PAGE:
Late last month, African Heads of State gathered at the 28th Summit of the African Union to sign the Addis Declaration on Immunization (ADI)—a historic agreement to secure healthy futures for all Africans by prioritizing universal access to immunization. First endorsed by African Ministers a year ago, ADI binds member nations to a range of commitments that call for increasing domestic investment in immunization, addressing persistent barriers to vaccine and healthcare access among marginalized communities, and increasing the effectiveness and efficiency of immunization delivery systems.
The Declaration comes at a crucial time. Despite progress dating to the launch of Global Vaccine Action Plan (GVAP) in 2012, access to vaccines in Africa has recently stagnated and the continent is on track to achieve only one of GVAP’s six strategic targets. By signing ADI, African governments signaled their preparedness and commitment to take collective action in partnership with civil society and the private sector.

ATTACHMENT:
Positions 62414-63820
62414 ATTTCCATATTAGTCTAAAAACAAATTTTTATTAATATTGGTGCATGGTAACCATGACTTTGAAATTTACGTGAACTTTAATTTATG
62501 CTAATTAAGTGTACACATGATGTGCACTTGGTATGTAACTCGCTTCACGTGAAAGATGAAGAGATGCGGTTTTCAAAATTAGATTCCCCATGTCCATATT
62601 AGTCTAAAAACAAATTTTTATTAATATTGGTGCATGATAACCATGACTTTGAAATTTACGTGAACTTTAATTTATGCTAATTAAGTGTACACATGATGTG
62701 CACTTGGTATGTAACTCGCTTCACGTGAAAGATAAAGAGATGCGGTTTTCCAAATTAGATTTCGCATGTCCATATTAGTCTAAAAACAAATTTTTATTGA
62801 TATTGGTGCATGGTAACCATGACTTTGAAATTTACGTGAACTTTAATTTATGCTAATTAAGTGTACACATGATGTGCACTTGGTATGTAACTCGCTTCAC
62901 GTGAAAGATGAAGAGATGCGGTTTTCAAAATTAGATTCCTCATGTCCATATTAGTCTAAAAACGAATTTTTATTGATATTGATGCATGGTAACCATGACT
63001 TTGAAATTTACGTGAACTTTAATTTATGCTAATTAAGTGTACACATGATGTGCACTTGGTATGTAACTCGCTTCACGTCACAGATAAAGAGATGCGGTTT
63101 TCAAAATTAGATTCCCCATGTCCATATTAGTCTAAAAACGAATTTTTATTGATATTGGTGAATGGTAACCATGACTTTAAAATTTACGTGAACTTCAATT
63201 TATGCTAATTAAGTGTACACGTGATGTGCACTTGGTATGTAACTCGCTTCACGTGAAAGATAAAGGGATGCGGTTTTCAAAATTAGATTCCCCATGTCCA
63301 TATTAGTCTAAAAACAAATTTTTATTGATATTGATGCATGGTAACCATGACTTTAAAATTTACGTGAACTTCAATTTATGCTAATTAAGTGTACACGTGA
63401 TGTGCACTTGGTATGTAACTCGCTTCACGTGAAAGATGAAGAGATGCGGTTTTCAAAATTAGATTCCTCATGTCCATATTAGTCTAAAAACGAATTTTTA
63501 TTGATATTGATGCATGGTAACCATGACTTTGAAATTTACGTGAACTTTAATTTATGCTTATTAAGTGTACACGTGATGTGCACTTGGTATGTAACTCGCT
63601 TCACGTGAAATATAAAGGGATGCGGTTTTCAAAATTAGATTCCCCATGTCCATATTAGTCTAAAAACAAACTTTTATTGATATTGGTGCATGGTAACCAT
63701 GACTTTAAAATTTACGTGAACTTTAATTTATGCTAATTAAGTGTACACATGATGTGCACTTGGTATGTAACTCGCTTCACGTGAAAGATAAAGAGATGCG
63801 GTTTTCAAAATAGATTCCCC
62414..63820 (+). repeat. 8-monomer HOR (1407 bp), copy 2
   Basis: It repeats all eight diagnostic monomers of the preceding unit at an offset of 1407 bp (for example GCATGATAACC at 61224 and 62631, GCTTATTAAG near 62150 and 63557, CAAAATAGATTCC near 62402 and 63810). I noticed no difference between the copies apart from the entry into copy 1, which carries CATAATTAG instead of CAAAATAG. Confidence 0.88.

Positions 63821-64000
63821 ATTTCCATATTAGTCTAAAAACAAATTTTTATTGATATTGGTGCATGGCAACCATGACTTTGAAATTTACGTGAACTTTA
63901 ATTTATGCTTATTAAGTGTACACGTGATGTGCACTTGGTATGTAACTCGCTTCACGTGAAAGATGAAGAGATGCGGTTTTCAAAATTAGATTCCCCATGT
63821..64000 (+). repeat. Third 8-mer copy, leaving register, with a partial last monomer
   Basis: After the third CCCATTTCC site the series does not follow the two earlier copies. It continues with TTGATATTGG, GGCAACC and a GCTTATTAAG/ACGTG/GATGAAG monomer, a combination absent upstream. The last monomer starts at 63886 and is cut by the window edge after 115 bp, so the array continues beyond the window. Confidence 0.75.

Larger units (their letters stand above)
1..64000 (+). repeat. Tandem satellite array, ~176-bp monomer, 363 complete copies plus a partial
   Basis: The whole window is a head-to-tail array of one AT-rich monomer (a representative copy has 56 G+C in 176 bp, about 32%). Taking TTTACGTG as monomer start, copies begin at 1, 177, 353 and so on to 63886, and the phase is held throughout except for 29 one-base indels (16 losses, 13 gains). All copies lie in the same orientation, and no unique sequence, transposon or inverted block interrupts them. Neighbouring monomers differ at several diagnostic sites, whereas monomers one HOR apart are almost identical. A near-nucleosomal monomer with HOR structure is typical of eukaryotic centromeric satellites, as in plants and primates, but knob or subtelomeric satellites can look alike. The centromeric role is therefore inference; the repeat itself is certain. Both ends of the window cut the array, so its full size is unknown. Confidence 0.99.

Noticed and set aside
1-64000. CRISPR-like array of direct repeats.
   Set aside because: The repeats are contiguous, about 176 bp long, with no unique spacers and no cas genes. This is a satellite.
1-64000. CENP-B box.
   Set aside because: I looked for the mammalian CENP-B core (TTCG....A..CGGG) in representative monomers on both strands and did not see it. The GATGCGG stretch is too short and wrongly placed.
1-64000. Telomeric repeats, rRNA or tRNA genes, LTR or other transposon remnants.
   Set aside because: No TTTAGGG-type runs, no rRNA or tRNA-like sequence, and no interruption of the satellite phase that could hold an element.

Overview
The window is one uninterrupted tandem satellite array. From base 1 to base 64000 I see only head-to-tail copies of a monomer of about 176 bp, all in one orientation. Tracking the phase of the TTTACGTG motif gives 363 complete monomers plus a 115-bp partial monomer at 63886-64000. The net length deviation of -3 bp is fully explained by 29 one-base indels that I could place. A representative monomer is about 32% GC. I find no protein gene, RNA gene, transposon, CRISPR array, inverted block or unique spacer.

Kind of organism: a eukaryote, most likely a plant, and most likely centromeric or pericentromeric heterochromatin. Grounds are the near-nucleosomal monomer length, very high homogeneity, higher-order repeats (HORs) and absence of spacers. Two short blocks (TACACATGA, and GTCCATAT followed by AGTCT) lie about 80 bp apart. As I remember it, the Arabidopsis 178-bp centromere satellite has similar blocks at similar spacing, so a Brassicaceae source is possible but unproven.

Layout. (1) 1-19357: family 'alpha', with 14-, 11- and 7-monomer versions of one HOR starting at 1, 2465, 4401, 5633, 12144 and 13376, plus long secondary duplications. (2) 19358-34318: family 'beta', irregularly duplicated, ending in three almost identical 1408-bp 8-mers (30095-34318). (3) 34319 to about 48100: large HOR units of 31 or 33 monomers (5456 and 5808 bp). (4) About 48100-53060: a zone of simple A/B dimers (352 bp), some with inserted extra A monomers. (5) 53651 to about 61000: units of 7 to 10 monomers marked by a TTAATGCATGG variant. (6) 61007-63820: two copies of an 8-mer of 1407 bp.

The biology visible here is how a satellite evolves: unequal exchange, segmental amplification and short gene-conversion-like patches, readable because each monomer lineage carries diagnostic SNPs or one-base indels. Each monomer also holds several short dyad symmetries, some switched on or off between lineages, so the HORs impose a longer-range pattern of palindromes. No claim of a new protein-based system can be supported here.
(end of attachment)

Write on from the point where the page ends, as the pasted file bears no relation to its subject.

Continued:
The Summit also set the stage for two big announcements: Chadian Foreign Minister Moussa Faki Mahamat was named the new head of the AU Commission, and the 54-member body launched the Africa Centres for Disease Control and Prevention—a landmark agency based in Addis Ababa that will aid countries in managing health emergencies through early warning systems and response surveillance.